This week on LinkedIn Live the PRNEWS staff gave its 2020 wrap-up. They talked about notable campaigns, missed opportunities and changes for 2021.
In a sense, the public has become inured to data breaches. Everyone seems to have one. Yet when one of the world’s top cybersecurity companies gets hacked, it’s a very serious situation. Fortunately, cybersecurity leader FireEye was transparent in communicating its breach, which it said occurred “recently.”
Unfortunately for many organizations that use the MobileCause platform, its GivingTuesday outage caused challenges. Worse, it took too long to find out what was wrong on the biggest giving day of the year. While the company provided updates via Twitter, it did not release its first email statement to users until hours later.
A PR crisis is bad enough. It’s worse when one occurs on a holiday and potentially ruins your customers’ holiday. That’s the time to act promptly, apologize sincerely and attempt to win back loyalty and trust. Apparently, that’s not how Boston Market is managing its turkey of a Thanksgiving.
[ Editor’s Note: Having a plan is the minimum requirement for crisis pros. That’s not always possible as veteran brand communicator Bobbie Carlton tells us in this Q&A.] PRNEWS: Give us the scenario
The goal of crisis management is to return as quickly as possible to business as usual, right? Actually, regaining public trust might be a better target. However, regaining the public’s trust takes time. In addition, it requires a change story that’s communicated consistently during the transition to normalcy. A good example is Chipotle, which continues to communicate its change story. The brand is a Wall St darling again.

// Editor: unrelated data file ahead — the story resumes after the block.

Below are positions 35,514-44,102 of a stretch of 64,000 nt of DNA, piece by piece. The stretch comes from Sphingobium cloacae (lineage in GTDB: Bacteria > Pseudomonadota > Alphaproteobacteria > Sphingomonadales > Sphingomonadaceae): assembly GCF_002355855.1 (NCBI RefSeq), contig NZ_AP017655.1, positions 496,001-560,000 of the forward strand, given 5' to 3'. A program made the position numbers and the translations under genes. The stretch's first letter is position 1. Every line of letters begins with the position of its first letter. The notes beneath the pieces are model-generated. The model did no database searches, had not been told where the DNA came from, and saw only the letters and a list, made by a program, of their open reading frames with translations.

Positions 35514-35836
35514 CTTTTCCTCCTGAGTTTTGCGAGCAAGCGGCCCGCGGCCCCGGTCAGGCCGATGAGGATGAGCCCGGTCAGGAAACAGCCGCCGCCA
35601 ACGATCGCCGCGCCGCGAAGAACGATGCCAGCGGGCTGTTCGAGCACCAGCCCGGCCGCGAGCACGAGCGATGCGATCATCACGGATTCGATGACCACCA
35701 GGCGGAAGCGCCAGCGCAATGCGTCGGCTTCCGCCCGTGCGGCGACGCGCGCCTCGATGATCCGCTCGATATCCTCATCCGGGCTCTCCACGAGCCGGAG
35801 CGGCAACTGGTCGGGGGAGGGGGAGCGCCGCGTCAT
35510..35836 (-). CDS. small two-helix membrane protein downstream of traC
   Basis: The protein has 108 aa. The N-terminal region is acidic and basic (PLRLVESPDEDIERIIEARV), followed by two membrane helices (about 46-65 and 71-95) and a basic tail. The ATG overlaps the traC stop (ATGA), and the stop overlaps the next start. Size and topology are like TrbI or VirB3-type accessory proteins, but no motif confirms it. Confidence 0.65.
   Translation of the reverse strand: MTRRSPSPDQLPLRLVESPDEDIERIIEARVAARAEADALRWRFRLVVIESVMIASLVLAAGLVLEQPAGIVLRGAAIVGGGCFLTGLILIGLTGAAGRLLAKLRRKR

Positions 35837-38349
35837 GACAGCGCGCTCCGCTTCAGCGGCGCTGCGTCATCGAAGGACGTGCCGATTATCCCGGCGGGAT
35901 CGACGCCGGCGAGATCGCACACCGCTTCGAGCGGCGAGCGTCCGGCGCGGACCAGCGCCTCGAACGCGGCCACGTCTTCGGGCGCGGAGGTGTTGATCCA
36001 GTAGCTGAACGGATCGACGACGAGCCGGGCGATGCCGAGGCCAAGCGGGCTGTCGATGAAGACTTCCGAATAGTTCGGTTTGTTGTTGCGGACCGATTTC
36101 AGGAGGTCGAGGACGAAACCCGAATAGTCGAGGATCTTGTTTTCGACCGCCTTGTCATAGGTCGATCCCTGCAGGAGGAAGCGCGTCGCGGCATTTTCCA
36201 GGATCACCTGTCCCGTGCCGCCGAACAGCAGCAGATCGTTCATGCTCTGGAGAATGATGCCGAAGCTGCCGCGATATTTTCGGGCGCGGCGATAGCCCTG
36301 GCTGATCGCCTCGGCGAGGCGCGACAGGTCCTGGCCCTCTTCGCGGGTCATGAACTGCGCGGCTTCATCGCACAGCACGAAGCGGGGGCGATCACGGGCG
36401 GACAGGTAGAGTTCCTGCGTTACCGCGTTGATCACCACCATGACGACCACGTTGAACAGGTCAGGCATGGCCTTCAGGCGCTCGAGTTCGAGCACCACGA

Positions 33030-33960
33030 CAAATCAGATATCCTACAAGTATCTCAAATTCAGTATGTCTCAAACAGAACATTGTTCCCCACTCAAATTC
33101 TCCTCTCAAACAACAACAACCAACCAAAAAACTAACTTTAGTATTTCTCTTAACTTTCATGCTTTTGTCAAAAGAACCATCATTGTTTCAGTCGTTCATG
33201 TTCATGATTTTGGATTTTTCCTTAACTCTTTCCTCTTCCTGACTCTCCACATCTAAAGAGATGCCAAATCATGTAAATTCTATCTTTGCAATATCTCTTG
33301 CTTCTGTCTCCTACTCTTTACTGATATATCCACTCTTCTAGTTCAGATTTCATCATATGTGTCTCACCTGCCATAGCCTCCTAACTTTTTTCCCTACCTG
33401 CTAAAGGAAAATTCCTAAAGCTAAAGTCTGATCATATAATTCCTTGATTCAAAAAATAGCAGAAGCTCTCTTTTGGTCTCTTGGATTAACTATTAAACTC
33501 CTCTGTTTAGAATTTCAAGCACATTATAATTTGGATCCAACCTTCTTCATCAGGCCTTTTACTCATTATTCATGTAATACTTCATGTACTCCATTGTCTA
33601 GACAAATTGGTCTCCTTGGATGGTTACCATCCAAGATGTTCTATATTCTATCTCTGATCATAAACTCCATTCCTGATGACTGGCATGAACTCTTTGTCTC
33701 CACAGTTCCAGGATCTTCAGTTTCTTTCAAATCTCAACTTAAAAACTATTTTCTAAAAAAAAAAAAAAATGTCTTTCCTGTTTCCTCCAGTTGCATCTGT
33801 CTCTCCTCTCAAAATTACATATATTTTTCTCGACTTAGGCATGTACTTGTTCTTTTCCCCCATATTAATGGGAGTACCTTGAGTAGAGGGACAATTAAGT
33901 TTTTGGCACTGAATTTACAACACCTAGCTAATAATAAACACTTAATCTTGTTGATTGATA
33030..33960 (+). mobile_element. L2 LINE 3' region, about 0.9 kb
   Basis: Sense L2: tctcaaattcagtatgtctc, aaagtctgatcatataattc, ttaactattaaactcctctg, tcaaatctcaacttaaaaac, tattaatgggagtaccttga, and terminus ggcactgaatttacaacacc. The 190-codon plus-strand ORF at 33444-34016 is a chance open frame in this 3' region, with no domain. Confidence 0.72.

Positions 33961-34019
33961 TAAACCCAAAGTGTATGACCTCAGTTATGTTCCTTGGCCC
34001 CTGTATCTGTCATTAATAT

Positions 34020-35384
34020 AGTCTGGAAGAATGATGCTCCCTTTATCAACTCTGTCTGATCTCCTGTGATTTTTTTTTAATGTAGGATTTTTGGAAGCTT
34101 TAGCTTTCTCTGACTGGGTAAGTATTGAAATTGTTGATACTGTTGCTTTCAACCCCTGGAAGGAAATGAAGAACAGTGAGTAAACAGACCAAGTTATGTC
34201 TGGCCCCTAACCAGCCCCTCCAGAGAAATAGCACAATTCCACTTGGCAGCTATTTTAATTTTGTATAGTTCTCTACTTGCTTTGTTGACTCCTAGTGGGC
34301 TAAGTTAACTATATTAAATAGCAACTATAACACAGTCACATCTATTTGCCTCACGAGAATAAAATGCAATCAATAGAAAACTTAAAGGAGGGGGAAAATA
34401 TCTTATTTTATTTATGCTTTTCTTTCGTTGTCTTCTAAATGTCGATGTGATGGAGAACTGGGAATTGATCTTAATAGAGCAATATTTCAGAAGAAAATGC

AstraZenica committed classic crisis PR mistakes last week with its initial announcement about its coronavirus vaccine. Its incomplete reporting to the media led to several subsequent statements that could degrade trust in the company and its vaccine.
One of the most enjoyable parts of PR and communication is that you’re constantly learning, even when doing pleasure reading. In this post from Crisis Insider, we learn about two novels with fictional PR crises at their center. While these novels offer fictional crises, the lessons they offer PR pros are real and useful.
The Ring recall may prove daunting, as it appears to place responsibility on the consumer. Not only is support information hard to find on Ring’s website, but the company blames faulty installation for any fires, not the doorbell.
There are often-repeated facets of crisis management, including readiness tactics such as having a crisis plan and practicing it routinely. In this interview with Professor Terry Hemeyer, we examine other less-publicized crisis elements, including the crisis pro’s demeanor, failing fast and Truth Squads.